After 12 years of teaching art in Prescott and Adel-DeSoto, McDermott decided to take administrative classes at Drake University. Soon, at age 34, he was hired as a principal at Battle Creek-Ida Grove and after a year became curriculum director and principal in his home county in a shared position between Bridgewater-Fontanelle and Greenfield.

Hometown administrator

McDermott was had succeeded Fred Whipple as superintendent when Greenfield and Bridgewater-Fontanelle were consolidated into the current Nodaway Valley School District. So, when he returned to the area as Creston’s superintendent after eight years in Newton, he was prepared for the merger of the Creston and Prescott districts.

“I think it helped that those people in Prescott knew me. Two of the board members were my former students in Prescott,” McDermott said. “They wanted to consolidate and not tear the district apart. Out of respect, we added ‘Creston Community’ to the name of the district. I think it’s been accepted very well.”

McDermott said he originally got into administration to become more involved in the decision-making process of school districts. There have been many advances in the infusion of technology into the learning process, significant upgrades to athletic facilities and construction of the bus barn and adjacent parking, and curriculum refinements during McDermott’s six-year tenure in Creston.

But, he’s the first to acknowledge those advances are the result of talented staff members working together.

“My leadership style, if I have one, is to find the best people you can and get out of the way,” McDermott said. “It was a matter of letting the support staff and teachers do their thing within the requirements of the state and the objectives of the board.”

Colleagues said there was a renewed sense of unity under McDermott’s direction, which was evident in the outpouring of support at Friday’s reception. McDermott was overwhelmed when he was presented a picture of the entire Creston staff standing in the formation of a commerative cancer support ribbon. The photo was taken near the end of the school year and the inscription on the bottom states, “In This Together.”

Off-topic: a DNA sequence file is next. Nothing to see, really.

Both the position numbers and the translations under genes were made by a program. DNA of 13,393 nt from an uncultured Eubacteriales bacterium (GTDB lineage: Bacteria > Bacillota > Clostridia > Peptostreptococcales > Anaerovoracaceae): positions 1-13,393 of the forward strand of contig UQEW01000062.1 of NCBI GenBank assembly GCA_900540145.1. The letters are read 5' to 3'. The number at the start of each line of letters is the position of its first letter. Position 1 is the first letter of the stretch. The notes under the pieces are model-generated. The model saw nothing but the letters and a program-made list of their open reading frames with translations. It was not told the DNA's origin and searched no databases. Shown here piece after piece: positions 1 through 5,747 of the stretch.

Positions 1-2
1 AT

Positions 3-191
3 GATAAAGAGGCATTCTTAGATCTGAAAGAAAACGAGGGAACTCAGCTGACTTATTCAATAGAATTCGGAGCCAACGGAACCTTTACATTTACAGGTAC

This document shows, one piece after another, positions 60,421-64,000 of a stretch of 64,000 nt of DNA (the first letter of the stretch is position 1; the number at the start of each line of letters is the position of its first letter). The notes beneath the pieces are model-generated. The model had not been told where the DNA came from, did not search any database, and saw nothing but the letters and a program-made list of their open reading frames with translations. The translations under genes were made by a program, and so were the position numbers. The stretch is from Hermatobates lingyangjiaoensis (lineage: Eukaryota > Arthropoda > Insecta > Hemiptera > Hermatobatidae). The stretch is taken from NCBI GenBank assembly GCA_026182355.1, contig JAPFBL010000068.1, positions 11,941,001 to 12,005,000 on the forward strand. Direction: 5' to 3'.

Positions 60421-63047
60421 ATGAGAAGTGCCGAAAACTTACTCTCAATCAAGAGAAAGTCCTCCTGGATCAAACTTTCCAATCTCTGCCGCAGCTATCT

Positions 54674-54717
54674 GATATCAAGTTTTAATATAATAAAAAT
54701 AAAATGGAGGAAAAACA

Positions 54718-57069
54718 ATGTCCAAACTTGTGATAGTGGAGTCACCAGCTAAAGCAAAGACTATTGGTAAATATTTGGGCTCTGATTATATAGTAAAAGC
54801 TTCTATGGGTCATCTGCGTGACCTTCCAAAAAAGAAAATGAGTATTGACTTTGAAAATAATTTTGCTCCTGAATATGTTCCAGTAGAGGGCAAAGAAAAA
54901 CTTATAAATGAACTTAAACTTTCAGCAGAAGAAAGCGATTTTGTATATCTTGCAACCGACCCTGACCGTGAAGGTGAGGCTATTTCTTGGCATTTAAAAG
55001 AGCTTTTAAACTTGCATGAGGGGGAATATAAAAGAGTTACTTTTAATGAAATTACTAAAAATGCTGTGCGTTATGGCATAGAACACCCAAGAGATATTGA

“As a leader he was terrific,” said Scott Driskell, elementary principal for first-fifth grades. “He was compassionate, yet held true to that vision for all of us. His leadership style is welcome at a time where being in education is more intense and stressful than any other time.”

Bill Messerole, high school principal, said McDermott had a student-centered approach for the district.

“As the superintendent, Steve sometimes had to be the tiebreaker if principals disagreed on an issue,” Messerole said. “Steve always did this in a way that everyone left feeling valued even if the decision did not go your way. When Steve was hired, he knew we were behind the technology curve. He was adamant that Creston would become a leader in technology and innovation. Our current CAST program has his footprints all over it.”

And, the former art teacher also put his brand on the look of the Creston “C” and Panther head on district athletic apparel and painted logos in facilities.

“He is big in developing an identity so that where we go people would recognize the C and know that it’s Creston,” Driskell said. “It’s the same with the Panther head and the new C in it.”

Lesa Downing, high school instructional coach, told McDermott that students serving on the interview committee for new superintendent finalists remarked that their current district leader has been visible and approachable to students. They frequently saw him in their building, and contributing his talent in painting the Panther in the CCHS gym and the wrestling Panther in the wrestling room.

“That’s heartening to hear,” McDermott responded. “It’s supportive of what I would hope. I got into this for the kids in the first place. When you’re in the superintendent’s office, there is a tendency to be a long way from kids. I’ve been bound and determined my whole career to still be close to kids.”

There are no regrets about that decision as a Westmar College student to make education a career.

“I couldn’t have asked for more,” he said. “I couldn’t have had a better life or a better career. There have been so many awesome people to be around.”